UPDATE: The Trolley Trail gap – a half mile can make a difference

A rendering of Rhode Island Avenue plus the proposed Hyattsville trolley Trail extension. Courtesy of Washington Area Bicyclist Association.

BY DANA PATTERSON — Currently, there is no safe, pedestrian- and bike-friendly connection between the south end of the Trolley Trail in Hyattsville and the Northwest Branch Trail a half-mile away, according to the Washington Area Bicyclist Association (WABA). WABA suggests building a half-mile extension between the two existing trails in order to bridge the “crucial gap” and create a safe connection.  

The project’s campaign site points out that a half-mile is all that “that stands in the way of a regional trail system connecting Beltsville and Bladensburg, College Park and Capitol Hill, Silver Spring and Southeast Washington,” and notes that “Rhode Island Avenue, with its wide lanes and fast-moving car, bus, and truck traffic, is no alternative to a safe, low-stress trail between the Trolley Trail and the Northwest Branch.”

On June 22, Hyattsville newly formed formed Health, Wellness and Recreation Advisory Committee (HWRAC) met with two local residents and representatives of WABA, Karmel James and Alison Mendoza-Walters, who suggested that the completion of the trail project is up to the community now. According to the city’s website, HWRAC “makes recommendations to City Council, develops public awareness campaigns and coordinates community engagement initiatives to encourage healthy lifestyles.” The HWAC agreed to share the petition link, but no further action was decided upon.

During the meeting with HWRAC, James said, “We [WABA] are advocating for our local councilmembers and community to talk to the State Highway Administration and remind them that our community wants this [new trail to fill the gap].”

Mendoza-Walters agreed and said that she supports the Trolley Trail as a local resident and as a principal of her consulting business, Public Health Impact, LLC, because of the health benefits it would offer.

 The City of Hyattsville is in full support of finishing the Trolley Trail. However, the trail project is in the hands of the Maryland Department of Transportation State Highway Administration (SHA) since bridging the gap would be along Rhode Island Avenue, said both James and Arrow Bicycle owner Chris Militello.

“I have been involved with this project since 2007, before Arrow Bicycle business existed, and met with the designers of the plan,” said Militello. Militello said he wants the Trolley Trail finished, both as a business owner and a local resident.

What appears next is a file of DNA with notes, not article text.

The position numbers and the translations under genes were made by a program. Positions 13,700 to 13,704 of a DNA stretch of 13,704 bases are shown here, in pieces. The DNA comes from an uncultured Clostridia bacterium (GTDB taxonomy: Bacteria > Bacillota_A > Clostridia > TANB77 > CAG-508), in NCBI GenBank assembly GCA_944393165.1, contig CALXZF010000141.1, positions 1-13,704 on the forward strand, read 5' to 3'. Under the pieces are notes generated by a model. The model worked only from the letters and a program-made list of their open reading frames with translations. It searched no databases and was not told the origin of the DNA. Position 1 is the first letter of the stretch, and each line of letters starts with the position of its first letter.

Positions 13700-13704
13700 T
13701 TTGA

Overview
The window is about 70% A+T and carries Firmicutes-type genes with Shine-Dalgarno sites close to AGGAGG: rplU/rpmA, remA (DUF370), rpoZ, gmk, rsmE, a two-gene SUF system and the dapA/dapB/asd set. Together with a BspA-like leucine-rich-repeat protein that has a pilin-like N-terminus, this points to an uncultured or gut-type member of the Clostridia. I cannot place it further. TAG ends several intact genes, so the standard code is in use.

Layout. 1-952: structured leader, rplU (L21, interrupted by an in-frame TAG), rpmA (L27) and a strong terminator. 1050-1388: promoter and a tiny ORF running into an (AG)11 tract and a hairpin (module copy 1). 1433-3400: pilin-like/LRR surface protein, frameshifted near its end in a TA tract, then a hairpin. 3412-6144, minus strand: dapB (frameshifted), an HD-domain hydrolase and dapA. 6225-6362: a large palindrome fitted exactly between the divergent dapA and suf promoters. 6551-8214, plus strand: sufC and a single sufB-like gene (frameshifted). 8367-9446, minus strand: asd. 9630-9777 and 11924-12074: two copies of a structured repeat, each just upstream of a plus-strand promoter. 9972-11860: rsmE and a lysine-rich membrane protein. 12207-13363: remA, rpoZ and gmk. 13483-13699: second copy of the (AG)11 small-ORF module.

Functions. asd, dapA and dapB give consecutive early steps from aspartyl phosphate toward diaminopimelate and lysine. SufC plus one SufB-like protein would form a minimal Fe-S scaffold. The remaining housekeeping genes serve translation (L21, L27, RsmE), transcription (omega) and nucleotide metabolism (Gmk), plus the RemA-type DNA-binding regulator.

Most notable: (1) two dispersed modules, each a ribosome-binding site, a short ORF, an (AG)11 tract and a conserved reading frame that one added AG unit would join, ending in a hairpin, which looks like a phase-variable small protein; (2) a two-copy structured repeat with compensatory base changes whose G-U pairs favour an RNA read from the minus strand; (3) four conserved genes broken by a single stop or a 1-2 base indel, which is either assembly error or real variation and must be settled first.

The Maryland-National Capital Parks Planning Commission (M-NCPPC) developed designs to bridge this gap about seven years ago, according to James and Mendoza-Walters, but the project has not moved forward.

SHA project engineer Luis Gonzalez said that in 2015 the City of Hyattsville requested that the SHA take on the trail project. Despite M-NCPPC developing designs to complete the trail, Gonzalez said the SHA is taking on all responsibility for this project, from design to construction, and has a different process than M-NCPPC. Therefore, M-NCPPC’s designs will not be used, according to Gonzalez.

Gonzalez was not able to provide an estimated completion date for the trail project. However, Gonzalez said that it typically takes two years to attain all environmental permits necessary in order to start construction. The SHA is starting to engineer the project —  conducting measurements in order to develop a design.

James and Mendoza-Walters suggested that building a half-mile of trail to connect 40+ miles of the Anacostia Tributary Trail System north of Bladensburg Waterfront Park doesn’t seem to be a priority for the SHA.

Militello agreed that community demand is currently not high enough to require immediate action from the SHA. Providing no estimated completion date is not good enough, said Militello.

“Finishing the Trolley Trail isn’t only for cyclists to get from point A to point B but for anybody to use this trail: families that have small children and want to walk on a nice sunny day to the skate park, so joggers can safely cross without the fear of having to walk in the shoulder of the street or in the grass,” said James.  

James said that a united community demanding action could make the project happen.

For example, WABA community organizer Garrett Hennigan said there are five letters of support from local businesses, including Artist and Craftsman Supply, Shortcake Bakery, Tanglewood Works, Three Little Birds Sewing Company and Yes! Organic Market, asking elected leaders and decision-makers to prioritize the project. “Local businesses want it because this trail isn’t just for cyclists but [is] a shortcut to get to local businesses from Shortcake Bakery to Franklins [Restaurant, Bar and General Store],” said James.

Additionally, over 400 individuals have signed a petition at www.waba.org/trolleytrail to ask elected officials to make finishing the Trolley Trail a priority.

Dana Patterson is a summer intern with the Hyattsville Life & Times. She is a resident of Hyattsville and a rising junior at Pennsylvania State University.